The Baptism of Christ by Andrea del Verrocchio and Leonardo da Vinci

We are in Florence, at the Uffizi Gallery. Here, Bernardo Randelli introduces to us a work by Andrea del Verrocchio, which was made with the collaboration of a very young Leonardo da Vinci: The Baptism of Christ.


Verrocchio’s workshop

Leonardo da Vinci was just 17 years old when he became a pupil of Andrea del Verrocchio: painter, sculptor and goldsmith, he ran one of the most important workshops in 15th-century Florence. Here, masters such as Botticelli, Perugino and Da Vinci were formed. Artists destined to leave their mark in the history of painting.

The Baptism of Christ is a tempera and oil on panel (177 x 151 cm) dating back to 1470-1475 and commissioned to Verrocchio by the Vallombrosan monastery of San Salvi. It was in this period that Leonardo started to work on the painting, according to his master’s will. It was usual in 15th-century artist’s studios, for the studio head to design the piece leaving the secondary parts to be painted by pupils and assistants.

The artwork represents the baptism of Jesus by Saint John the Baptist on the banks of the Jordan River, in Palestine. The composition is structured in triangular sense: the base is formed by the Baptist and the angel kneeling on the left. The angel is facing the viewer by three quarters and creates a rotating sense that culminates at the point where the hands of the Baptist are wetting Christ’s head with water. Above, the Dove symbolizes the Holy Spirit surrounded by divine rays and sent by God the Father.


Leonardo’s interventions

Although the artwork was made “by several hands” – by Verrocchio and some of his students – by now the critics are almost unanimous in tracing in some places the hand of Leonardo.

The figure of the Angel holding the garments of Jesus on the left is attributed – with no doubt – to the young artist. The representation is enchanting: the features of the face are graceful and the finely defined curls look like gold threads. The draperies of the dress present different chromatic vibrations creating plays of lights and shadows.

Leonardo’s angel stands out for the material and articulated pose of its body, but at the same time natural and sweet.

Current studies are orientated towards considering Leonardo’s interventions to be more extensive, including the charming landscape with its evocative river and the figure of Christ.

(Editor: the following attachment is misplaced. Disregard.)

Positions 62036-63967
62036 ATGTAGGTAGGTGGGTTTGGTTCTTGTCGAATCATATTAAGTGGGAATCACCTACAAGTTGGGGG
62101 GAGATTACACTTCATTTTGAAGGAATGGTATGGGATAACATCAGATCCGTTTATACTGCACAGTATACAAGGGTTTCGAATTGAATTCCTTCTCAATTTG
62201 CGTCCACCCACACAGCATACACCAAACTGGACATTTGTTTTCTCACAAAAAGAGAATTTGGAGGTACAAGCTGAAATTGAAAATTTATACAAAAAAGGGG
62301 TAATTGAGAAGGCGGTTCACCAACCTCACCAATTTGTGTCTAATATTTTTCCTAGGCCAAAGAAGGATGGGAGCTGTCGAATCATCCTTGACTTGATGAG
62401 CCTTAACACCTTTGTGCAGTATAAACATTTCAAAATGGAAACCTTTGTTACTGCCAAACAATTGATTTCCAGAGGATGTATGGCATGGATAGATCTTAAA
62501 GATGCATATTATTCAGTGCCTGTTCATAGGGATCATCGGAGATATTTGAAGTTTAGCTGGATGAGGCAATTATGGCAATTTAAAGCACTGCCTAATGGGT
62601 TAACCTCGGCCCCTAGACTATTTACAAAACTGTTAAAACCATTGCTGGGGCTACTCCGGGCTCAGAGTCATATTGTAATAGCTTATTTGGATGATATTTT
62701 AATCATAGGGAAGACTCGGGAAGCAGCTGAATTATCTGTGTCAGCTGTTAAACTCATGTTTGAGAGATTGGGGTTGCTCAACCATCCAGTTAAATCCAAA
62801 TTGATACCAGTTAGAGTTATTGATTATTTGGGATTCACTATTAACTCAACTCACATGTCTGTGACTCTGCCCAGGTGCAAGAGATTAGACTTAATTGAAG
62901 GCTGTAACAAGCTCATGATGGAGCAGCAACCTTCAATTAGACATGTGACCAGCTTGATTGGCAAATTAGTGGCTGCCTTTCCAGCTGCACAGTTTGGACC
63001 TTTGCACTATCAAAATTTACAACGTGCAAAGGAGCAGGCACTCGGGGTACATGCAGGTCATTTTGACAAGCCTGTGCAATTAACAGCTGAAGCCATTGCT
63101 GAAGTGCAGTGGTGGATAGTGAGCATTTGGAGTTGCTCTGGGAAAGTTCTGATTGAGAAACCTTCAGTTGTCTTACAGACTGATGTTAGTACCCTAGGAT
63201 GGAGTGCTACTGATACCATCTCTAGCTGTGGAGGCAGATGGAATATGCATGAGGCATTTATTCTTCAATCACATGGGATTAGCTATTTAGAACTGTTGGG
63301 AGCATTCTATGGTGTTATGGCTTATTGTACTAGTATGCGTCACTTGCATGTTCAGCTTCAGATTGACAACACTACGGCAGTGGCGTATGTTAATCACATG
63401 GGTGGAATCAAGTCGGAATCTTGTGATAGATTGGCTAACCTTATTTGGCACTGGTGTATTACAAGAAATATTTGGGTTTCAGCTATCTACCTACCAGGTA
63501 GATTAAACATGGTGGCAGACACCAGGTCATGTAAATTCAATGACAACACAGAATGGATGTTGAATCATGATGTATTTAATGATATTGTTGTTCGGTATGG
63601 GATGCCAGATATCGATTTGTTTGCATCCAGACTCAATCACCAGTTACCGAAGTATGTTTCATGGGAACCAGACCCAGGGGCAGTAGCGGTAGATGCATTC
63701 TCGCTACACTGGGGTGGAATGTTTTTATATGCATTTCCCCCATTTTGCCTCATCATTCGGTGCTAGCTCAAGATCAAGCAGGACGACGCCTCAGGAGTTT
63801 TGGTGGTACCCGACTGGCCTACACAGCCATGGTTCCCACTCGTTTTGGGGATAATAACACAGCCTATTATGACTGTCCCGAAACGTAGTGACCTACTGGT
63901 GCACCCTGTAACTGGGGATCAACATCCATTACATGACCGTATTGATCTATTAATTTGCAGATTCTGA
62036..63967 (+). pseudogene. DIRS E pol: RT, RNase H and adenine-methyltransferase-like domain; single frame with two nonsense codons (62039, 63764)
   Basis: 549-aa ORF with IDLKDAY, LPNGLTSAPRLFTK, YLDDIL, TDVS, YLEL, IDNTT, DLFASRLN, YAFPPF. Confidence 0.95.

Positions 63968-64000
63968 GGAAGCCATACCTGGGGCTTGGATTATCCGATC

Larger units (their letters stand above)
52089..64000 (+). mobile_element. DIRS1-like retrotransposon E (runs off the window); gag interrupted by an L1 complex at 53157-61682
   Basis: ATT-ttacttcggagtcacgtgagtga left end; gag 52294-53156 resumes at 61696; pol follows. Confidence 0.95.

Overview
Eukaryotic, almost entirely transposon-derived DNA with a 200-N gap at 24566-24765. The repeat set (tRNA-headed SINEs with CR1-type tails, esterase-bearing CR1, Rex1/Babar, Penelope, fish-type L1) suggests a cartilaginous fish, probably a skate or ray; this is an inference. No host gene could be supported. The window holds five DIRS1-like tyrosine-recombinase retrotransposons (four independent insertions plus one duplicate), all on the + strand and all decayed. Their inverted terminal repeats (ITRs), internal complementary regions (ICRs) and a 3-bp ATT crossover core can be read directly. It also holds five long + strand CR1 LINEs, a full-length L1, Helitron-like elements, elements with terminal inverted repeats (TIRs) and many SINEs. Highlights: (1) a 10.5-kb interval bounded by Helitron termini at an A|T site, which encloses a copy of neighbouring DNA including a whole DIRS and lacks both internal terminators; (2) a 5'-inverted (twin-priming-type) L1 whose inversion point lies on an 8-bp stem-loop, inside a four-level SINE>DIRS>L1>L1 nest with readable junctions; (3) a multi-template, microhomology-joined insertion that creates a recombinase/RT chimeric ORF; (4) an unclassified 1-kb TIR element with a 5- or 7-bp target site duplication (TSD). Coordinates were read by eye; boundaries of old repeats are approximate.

In the background, the crystal clear waters of the Jordan River and the landscape on the left reveal Leonardo’s powers of observation and his almost maniacal attention to detail, which are simply startling. Although he was a man “without letters” – which means, lacking in education that included the study of the Ancients’ works written in Greek and Latin – he strongly believed in the value of experience and in the meticulous study of reality in all its forms. In this painting, in fact, it is already evident one of the ways in which Leonardo will revolutionize Renaissance painting: the aerial perspective, as he himself describes it in his A Treatise on Painting. This representative style – also known as “atmospheric perspective” – refers to the effect the atmosphere has on the appearance of an object as viewed from a distance: as the distance between an object and a viewer increases, the contrast between the object and its background decreases, and the contrast of any markings or details within the object also decreases. The Baptism of Christ is an example of this technique, here the landscape presents soft and veiled features, as if it were wrapped in vapors soaked with light.

Finally, in the figure of Christ – also made by the young Leonardo – it is evident his attention and care in defining Jesus hands, joined in prayer.


When the pupil surpasses his master

Leonardo’s intervention and his extraordinary mastery stand out in this work and leave his master speechless. The historian Giorgio Vasari in his book The Lives of the Most Excellent Painters, Sculptors, and Architects tells that Andrea del Verrocchio, at the sight of what his young pupil had achieved, was indignated:

«[For] Andrea del Verrocchio […who was] making a panel in which Saint John baptized Christ, Leonardo painted an Angel, who kept some clothes; and although he was young, he made it in such a mastery way that much better than the figures by Andrea was the Angel of Leonardo. This was the reason because Andrea never again wanted to touch colors, indignant that a child knew more than him

This narration is shrouded in legend, in fact the hypothesis that Verrocchio stopped painting has proved to be false. What is true, however, is that Leonardo, just past her teens, already revealed the power and mastery of the genius he would soon become.